Easing the Symptoms of Dog Food Allergies

Every year, thousands of canines become sick as a result of dog food allergies, with a few intestinal illnesses even leading to death. Unfortunately, these allergies are not usually detected until after a severe reaction to certain foods. Although not common, any breed can be affected. It is best to be aware of what your pet is eating and note any unusual symptoms immediately.

Common Causes

Many dogs are known for being able to ingest anything, from a week-old snack found on the sidewalk to a large piece of meat from the dinner table. For these lucky canines, various foods are not a problem. However, for a small portion of the dog population, certain foods are just not acceptable. This includes beef, chicken, dairy, corn, wheat, soy or yeast. In addition, spices added to meals, or additives found in commercial products, may cause allergies.

How to Spot a Reaction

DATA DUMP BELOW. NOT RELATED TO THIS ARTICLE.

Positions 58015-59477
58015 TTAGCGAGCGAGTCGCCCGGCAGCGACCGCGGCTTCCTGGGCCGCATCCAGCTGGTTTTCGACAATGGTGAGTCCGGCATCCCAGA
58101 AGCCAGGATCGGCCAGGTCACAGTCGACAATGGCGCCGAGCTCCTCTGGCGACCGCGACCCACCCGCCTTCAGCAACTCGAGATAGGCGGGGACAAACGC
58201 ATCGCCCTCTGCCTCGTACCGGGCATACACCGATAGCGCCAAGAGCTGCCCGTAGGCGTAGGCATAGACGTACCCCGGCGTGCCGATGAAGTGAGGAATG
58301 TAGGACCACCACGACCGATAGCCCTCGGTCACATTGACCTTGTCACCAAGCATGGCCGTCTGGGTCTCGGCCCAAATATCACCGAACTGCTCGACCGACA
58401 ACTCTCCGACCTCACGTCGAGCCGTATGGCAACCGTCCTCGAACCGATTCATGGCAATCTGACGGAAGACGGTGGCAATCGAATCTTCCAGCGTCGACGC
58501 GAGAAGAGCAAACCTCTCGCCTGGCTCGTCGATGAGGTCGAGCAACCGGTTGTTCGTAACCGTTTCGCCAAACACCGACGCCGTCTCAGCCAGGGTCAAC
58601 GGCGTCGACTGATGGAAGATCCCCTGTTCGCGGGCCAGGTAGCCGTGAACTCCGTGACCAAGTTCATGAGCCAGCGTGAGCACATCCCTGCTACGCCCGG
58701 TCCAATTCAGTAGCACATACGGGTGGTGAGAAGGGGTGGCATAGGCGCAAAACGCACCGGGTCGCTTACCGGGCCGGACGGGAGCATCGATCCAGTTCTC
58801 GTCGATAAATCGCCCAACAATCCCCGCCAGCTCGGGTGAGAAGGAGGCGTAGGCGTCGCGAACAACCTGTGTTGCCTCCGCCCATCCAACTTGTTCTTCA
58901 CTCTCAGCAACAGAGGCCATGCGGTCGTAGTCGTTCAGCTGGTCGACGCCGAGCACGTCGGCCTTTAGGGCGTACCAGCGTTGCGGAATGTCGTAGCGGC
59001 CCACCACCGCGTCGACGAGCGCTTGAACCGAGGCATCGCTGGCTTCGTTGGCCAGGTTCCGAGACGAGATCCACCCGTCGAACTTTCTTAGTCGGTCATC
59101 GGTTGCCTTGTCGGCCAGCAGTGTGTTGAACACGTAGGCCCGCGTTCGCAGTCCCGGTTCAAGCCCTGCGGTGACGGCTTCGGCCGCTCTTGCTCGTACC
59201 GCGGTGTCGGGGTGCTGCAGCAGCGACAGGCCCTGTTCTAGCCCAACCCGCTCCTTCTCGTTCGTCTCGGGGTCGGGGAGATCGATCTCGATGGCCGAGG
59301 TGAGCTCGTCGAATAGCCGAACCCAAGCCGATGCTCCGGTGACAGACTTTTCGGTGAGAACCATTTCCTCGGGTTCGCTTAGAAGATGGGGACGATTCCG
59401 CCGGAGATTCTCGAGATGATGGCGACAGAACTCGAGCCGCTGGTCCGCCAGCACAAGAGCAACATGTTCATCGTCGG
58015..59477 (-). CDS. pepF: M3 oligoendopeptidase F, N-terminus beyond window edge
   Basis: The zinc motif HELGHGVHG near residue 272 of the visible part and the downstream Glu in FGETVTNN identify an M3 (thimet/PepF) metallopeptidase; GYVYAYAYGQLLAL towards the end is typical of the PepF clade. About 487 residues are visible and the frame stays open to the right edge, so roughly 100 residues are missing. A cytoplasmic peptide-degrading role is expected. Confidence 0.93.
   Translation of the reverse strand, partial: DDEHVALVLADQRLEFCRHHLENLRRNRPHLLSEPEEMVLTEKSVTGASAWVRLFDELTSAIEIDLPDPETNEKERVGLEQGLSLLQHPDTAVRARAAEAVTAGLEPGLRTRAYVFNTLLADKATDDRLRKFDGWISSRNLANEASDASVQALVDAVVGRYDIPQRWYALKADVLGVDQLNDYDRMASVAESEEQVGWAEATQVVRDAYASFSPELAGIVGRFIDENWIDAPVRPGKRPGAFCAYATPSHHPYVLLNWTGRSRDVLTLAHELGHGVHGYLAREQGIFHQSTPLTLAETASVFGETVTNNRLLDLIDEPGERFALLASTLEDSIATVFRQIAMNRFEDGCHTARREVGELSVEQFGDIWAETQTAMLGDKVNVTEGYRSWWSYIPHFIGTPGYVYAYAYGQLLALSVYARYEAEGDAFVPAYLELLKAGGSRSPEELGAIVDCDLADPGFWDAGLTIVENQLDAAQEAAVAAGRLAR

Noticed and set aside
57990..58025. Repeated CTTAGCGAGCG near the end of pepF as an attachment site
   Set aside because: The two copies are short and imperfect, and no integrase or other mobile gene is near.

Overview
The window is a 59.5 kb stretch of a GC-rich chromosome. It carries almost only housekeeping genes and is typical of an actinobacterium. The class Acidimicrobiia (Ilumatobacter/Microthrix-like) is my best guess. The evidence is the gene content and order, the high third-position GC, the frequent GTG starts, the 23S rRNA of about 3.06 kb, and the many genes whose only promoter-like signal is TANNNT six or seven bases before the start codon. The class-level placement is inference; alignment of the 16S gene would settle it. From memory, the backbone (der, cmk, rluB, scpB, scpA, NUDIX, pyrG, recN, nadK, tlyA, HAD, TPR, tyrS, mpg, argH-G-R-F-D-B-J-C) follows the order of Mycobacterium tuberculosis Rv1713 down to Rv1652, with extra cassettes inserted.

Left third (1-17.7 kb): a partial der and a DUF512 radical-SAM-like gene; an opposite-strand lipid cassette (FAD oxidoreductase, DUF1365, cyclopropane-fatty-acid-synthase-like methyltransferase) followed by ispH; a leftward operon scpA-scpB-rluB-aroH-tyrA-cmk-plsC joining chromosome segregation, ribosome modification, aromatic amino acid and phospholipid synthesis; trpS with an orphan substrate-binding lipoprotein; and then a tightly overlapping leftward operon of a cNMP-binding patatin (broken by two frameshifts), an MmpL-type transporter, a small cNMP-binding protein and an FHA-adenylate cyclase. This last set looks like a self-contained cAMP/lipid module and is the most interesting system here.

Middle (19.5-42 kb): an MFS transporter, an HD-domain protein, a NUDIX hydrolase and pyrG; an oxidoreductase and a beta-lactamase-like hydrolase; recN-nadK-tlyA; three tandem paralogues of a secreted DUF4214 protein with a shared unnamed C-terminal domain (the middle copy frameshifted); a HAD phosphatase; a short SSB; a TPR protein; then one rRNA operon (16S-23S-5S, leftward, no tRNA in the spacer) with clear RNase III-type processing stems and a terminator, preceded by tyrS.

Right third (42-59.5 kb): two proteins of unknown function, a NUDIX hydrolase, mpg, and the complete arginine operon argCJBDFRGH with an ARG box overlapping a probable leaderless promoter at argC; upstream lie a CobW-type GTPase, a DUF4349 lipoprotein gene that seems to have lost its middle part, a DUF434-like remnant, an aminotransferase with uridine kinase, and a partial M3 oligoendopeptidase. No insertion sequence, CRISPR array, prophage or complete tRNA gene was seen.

Severely scratching after a meal is a good sign that your dog is negatively responding to what it just ate. A food allergy is most likely the cause if itching is not alleviated with corticosteroids and other medications. Shedding may also be a problem, along with runny noses and watery eyes. Vomiting and bile, changes in behavior or a loss of interest are other signs. An appointment with the veterinarian is advised.

Solving the Problem

Once a vet has determined that other causes are not the problem, it is time to consider allergies. In order to figure out exactly what dog food allergies your pet may have, eliminate all existing foods.

For the next three months, feed your dog an entirely new diet. This refers to food your dog has not previously eaten on a regular basis. The new food must also consist mostly of carbohydrates. So for example, if a serving is 100 grams, only 20 grams should be protein. This may be a good time to try out some recipes for dog treats and food. By having total control over what goes into your dog's diet, you will likely be able to get to the bottom of the problem even sooner.

If symptoms are alleviated, return to serving the original dog food. If symptoms flare up again, ingredients from that dog food are the culprit. Should your dog not improve after three months, repeat the process with a new diet until the problem ingredients are narrowed down. This may be a long process to determine exact dog food allergies, but once the culprit found, your pet will be healthier and happier.

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